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Operation Ke3chang: Targeted Attacks Against Ministries of Foreign Affairs

This week, FireEye released a report detailing how Chinese-speaking advanced persistent threat (APT) actors systematically attacked European ministries of foreign affairs (MFAs). Within 24 hours, the Chinese government officially responded.

Our report provides further proof that cyber espionage is a reality in today’s world. First, attackers appear to have no financial incentive to hit these targets. Instead, the goal appears to be collecting time-sensitive geopolitical information — in this case, insight into the intense international diplomacy surrounding Syria’s ongoing civil war.

FireEye was able to access just one of 23 command-and-control (CnC) servers responsible for managing cyber espionage against a handful of countries. But how many more countries were attacked? How many more CnC servers are a part of this attack campaign? Only the attackers know for sure — but the known scope of their efforts implies that this was only the tip of a much larger iceberg.

Since we began writing this report, this APT has continued its cyber espionage activities. Furthermore, we have recently located an additional cluster of Ke3chang activity.

This new cluster centers on CnC domain names registered by the following email addresses:

  • consulsweden@gmail.com
  • zaharia.cnn@gmail.com

The samples we analyzed are updated variants of the “MyWeb” version of the Ke3chang malware and they contain the string “ungeilivable” (which in Chinese cyber slang means “dull” or “not cool.”) The first sample we analyzed used the domain teleramafr.com, which may be a reference to telerama.fr, a French magazine. This is consistent with another domain registered by the attackers, lemondebe.org, which appears to reference the French newspaper Le Monde. The domains within this cluster are:

  • teleramafr.com
  • belgiquede.com
  • lemondebe.org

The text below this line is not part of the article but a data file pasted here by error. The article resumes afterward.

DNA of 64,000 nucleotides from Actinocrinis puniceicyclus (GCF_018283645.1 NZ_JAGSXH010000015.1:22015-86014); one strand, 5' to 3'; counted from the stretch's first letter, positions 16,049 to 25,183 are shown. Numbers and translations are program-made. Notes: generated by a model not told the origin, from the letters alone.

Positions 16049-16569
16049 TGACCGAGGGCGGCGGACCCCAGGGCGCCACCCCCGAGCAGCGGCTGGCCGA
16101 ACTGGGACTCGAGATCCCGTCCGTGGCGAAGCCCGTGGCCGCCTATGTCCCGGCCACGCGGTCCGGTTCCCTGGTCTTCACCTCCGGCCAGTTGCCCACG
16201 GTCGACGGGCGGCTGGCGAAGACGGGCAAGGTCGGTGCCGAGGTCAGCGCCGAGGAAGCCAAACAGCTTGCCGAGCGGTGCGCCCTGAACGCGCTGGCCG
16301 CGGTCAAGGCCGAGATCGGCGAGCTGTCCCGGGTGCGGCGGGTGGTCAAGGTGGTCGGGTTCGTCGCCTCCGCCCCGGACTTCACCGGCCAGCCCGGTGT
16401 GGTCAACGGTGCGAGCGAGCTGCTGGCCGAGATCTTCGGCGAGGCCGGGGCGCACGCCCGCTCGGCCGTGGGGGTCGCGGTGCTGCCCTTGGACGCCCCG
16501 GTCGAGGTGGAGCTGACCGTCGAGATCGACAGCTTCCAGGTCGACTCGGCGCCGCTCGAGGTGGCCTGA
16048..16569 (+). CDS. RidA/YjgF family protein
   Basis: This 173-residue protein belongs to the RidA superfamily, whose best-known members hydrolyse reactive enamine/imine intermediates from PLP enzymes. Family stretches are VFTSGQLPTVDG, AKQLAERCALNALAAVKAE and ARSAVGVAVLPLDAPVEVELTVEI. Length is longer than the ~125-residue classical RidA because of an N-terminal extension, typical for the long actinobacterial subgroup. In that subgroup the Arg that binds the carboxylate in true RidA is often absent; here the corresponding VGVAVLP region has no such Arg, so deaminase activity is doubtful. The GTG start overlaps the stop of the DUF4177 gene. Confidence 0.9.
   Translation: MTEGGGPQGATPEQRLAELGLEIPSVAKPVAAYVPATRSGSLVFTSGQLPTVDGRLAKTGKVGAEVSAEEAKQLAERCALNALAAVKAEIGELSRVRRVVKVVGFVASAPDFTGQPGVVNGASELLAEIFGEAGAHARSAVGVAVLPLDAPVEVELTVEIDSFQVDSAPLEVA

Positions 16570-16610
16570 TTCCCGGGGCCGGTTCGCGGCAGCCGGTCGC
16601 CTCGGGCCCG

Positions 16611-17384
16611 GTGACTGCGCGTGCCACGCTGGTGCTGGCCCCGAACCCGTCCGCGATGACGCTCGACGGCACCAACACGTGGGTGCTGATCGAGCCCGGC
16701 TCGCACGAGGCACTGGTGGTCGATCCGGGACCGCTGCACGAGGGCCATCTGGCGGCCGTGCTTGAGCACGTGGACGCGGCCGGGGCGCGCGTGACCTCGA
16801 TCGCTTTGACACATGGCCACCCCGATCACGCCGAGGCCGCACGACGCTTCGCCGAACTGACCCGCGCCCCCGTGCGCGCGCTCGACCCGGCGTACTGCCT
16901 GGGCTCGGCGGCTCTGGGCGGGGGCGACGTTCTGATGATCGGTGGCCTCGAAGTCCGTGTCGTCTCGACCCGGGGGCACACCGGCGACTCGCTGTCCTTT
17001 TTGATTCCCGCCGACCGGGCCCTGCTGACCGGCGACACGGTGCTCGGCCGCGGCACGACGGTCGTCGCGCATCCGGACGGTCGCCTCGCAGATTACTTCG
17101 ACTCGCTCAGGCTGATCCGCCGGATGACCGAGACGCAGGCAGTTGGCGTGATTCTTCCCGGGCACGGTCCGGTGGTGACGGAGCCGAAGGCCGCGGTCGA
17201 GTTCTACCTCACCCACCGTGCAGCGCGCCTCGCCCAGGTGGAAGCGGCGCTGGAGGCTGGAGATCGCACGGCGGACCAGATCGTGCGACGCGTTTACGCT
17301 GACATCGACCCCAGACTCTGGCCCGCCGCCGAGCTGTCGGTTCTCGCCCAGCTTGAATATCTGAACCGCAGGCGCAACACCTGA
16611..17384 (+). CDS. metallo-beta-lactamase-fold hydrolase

• istafrica2013.org

These domains are linked through the common use of IP and email addresses.

ke3chang1
Figure 1: Ke3chang linkages

We have constructed a timeline of activity for these samples, which indicates that the activity of these attackers continues unabated.

Dropped File MD5 Compile Date Family URI
Tag
CnC Domain
a8d6302b5711699a3229811bdad204ca 2013-05-02 MyWeb www.teleramafr.com
153b035161c8f50e343f143d0f9d327f 2013-05-30 MyWeb nasdaq.teleramafr.com
e8c26a8de33465b184d9a214b32c0af8 2013-10-21 BS2005 shfam9y tiger www.peddy.acmetoy.com
e0abc2e1297b60d2ef92c8c3a0e66f14 2013-10-23 MyWeb site.belgiquede.com
56dd30a460cdd3cf0c5356558550e160 2013-10-23 MyWeb go.teleramafr.com
89495d7f2f79848693f593ea8385c5cd 2013-10-23 MyWeb

This activity overlaps substantially with he Ke3chang infrastructure, as documented in our report.

ke3chang2
Figure 2: Ke3chang infrastructure linkages

ke3chang3
Figure 2: Ke3chang domain linkages

In particular, we found considerable overlap on the IP address 103.246.244.196. Several Ke3chang domain names, such as cascais.epac.to, www.errorreporting.sendsmtp.com, and www.sumba.freetcp.com, have resolved to this same IP address.

We have also received a sample indicating activity by the Ke3chang attackers in 2010, around the time of a G20 meeting concerning the debt crisis in Ireland. In this case, the attackers distributed a malicious PDF file, shown in Figure 4.

ke3chang4
Figure 4: Malicious PDF file used in 2010 attack.

Dropped File MD5 Compile Date Family URI
Tag
C2
5ee81c755aa668fc12a9cbcbab51912f 2010-05-10 MyWeb facebookhello.h1x.com

We also found continuing Ke3chang activity that uses the BS2005 malware. Since finalizing our report, we have located additional samples.

Dropped File MD5 Compile Date Family URI
Tag
C2
e8c26a8de33465b184d9a214b32c0af8 2013-10-21 BS2005 shfam9y tiger www.peddy.acmetoy.com
34252b84bb92e533ab3be2a075ab69ac 2013-11-05 BS2005 p3oahin nice apps.parts-sourcings.com

These developments illustrate that the Ke3chang attackers remain active, are unlikely to cease their activities, and will simply evolve over time.